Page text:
My Queer War by James Lord

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Synopsis

A POWERFUL STORY OF SEXUAL AWAKENING DURING THE SECOND WORLD WAR FROM THE NOTED MEMORIST AND CRITIC

In My Queer War, James Lord tells the story of a young man’s exposure to the terrors, dislocations, and horrors of armed conflict.

In 1942, a timid, inexperienced twenty-one-year-old Lord reports to Atlantic City, New Jersey, to enlist in the U.S. Army. His career in the armed forces takes him to Nevada and California, to Boston, to England, and eventually to France and Germany, where he witnesses firsthand the ravages of total war on Europe’s land and on its people. Along the way he comes to terms with his own sexuality, experiences the thrill of first love and the chill of disillusionment with his fellow man, and in a moment of great rashness makes the acquaintance of the world’s most renowned artist, who will show him the way to a new life.

My Queer War is a rich and moving record of one man’s maturation in the crucible of the greatest war the world has known. If his war is queer, it is because each man’s experience is strange in its own way. His is a story of universal significance and appeal, told by a wry and eloquent observer of the world and of himself.
 

About James Lord

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James Lord is an acclaimed American author who has lived in France for many years. His books include "Plausible Portraits of James Lord," "A Giacometti Portrait," "Giacometti: A Biography," and four volumes of memoirs. In recognition of his contribution to French culture, he was made an officer of the Legion of Honor.
 
Published April 22, 2010 by Farrar, Straus and Giroux. 352 pages
Genres: Biographies & Memoirs, History, Political & Social Sciences, War, Gay & Lesbian. Non-fiction

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The author presents himself as utterly ordinary, “average of height, weight, build, unremarkable, in short, in every outward aspect.” That unremarkable nature proved useful, for Lord was living a dangerous life in those days—and, as he notes, even today, “parents in Dallas, Dijon, or Dar es Salaa...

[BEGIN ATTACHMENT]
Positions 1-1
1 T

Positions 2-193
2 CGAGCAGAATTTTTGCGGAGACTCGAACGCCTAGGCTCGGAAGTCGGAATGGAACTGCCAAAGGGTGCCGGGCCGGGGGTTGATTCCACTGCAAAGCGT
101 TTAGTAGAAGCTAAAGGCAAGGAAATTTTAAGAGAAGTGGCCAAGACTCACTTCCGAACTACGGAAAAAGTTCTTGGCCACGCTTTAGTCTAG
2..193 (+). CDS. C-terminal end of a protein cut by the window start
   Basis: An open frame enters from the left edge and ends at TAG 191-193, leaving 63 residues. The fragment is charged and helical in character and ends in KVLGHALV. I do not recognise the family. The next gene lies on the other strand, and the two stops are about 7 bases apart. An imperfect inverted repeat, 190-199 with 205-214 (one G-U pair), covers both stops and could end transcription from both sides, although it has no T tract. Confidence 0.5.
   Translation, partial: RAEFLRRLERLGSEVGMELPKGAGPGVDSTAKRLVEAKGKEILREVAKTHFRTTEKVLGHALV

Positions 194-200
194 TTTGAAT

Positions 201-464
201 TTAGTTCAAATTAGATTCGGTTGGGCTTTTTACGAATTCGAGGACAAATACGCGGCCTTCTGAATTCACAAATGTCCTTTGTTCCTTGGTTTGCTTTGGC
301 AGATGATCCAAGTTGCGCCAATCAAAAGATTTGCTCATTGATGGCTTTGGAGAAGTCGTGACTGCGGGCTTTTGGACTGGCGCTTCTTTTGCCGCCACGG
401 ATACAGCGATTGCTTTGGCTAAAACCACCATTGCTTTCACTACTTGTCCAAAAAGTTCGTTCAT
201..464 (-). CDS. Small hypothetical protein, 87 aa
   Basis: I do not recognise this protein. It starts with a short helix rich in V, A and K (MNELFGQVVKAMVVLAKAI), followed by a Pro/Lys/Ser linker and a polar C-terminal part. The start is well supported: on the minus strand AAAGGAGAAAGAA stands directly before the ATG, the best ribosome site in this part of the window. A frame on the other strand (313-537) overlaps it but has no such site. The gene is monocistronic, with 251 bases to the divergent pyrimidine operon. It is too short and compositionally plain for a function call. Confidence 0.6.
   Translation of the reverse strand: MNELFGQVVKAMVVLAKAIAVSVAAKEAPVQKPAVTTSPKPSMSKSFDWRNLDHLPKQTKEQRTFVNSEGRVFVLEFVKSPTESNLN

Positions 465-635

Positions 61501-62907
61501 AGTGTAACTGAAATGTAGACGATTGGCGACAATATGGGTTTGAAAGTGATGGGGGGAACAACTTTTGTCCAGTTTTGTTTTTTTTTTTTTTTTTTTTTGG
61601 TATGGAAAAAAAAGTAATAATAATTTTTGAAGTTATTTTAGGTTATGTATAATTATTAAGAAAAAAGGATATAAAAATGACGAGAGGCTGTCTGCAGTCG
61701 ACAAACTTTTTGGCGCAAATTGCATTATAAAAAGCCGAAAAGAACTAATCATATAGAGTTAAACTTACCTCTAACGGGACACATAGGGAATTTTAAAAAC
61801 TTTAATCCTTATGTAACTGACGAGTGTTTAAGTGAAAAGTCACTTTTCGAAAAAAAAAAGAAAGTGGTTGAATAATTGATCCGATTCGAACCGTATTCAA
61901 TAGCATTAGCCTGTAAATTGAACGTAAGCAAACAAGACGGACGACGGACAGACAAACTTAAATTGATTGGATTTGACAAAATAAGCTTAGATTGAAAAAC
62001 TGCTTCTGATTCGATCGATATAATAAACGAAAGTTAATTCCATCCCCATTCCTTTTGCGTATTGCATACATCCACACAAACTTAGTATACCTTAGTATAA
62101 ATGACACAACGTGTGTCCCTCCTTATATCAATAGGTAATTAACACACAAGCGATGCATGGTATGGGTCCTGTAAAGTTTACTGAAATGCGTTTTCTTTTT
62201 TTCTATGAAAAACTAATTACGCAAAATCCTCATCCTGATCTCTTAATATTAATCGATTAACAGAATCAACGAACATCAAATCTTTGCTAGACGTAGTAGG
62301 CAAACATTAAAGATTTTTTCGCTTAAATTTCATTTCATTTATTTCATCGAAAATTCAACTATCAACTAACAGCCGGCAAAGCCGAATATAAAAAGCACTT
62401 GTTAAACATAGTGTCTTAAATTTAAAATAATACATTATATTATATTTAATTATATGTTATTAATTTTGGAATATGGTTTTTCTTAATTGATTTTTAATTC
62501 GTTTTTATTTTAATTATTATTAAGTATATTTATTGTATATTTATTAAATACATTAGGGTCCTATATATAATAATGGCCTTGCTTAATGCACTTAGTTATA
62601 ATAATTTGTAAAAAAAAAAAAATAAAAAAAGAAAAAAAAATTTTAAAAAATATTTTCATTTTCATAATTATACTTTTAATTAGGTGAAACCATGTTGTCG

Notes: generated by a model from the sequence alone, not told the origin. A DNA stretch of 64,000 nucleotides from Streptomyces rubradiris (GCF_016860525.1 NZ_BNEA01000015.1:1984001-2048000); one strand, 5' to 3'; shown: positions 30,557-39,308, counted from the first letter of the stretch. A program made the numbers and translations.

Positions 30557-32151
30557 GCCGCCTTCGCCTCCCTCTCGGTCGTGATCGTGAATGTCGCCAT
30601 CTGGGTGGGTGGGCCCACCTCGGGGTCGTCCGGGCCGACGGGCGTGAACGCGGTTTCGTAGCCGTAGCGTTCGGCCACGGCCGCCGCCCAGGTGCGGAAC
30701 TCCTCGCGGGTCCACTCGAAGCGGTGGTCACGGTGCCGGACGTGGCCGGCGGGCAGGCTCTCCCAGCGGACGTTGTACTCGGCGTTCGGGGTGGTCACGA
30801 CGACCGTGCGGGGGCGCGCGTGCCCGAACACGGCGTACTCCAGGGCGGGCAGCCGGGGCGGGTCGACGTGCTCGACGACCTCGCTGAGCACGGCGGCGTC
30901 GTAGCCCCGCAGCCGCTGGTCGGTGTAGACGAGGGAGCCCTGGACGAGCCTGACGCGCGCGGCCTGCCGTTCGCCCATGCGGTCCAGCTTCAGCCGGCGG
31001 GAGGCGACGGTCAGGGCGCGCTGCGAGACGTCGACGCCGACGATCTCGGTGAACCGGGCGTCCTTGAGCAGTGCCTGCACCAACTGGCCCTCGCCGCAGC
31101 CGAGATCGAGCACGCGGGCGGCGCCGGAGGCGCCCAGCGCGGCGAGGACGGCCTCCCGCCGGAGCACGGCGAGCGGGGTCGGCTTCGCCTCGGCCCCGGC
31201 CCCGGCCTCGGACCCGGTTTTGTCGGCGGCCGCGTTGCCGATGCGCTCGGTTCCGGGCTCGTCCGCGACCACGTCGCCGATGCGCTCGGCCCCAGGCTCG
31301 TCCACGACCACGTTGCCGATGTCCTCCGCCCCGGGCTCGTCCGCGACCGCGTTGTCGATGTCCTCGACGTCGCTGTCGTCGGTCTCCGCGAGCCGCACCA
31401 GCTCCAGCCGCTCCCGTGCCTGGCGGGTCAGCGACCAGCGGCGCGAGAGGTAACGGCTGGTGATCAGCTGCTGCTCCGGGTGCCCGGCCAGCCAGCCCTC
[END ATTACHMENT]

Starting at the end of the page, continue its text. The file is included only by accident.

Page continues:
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The New York Times

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James Lord recalls his time in the Army in World War II as a period of turmoil and sexual awakening.

May 28 2010 | Read Full Review of My Queer War

Bookmarks Magazine



My Queer War is a rich and moving record of one man’s maturation in the crucible of the greatest war the world has known.

May 17 2010 | Read Full Review of My Queer War

The New Yorker

Some sentences come close to self-parody—one minor character is introduced as “a blond nonentity overweight gold bar looie called Larry Garlington”—but there are probing reflections on sex, violence, and the iniquities that men suffer at the hands of other men.

May 17 2010 | Read Full Review of My Queer War

Shelf Awareness

"The technological revolution that threatens to rival the revolution created by Gutenberg's printing press is a long way from eliminating bound books.

Apr 12 2010 | Read Full Review of My Queer War

EDGE Boston

"My Queer War," author James Lord suggests, is patterned to some extent after "The Divine Comedy," and though his posthumously-published memoir has a loose-limbed flow about it, the comparison is actually rather apt.

Jun 23 2011 | Read Full Review of My Queer War

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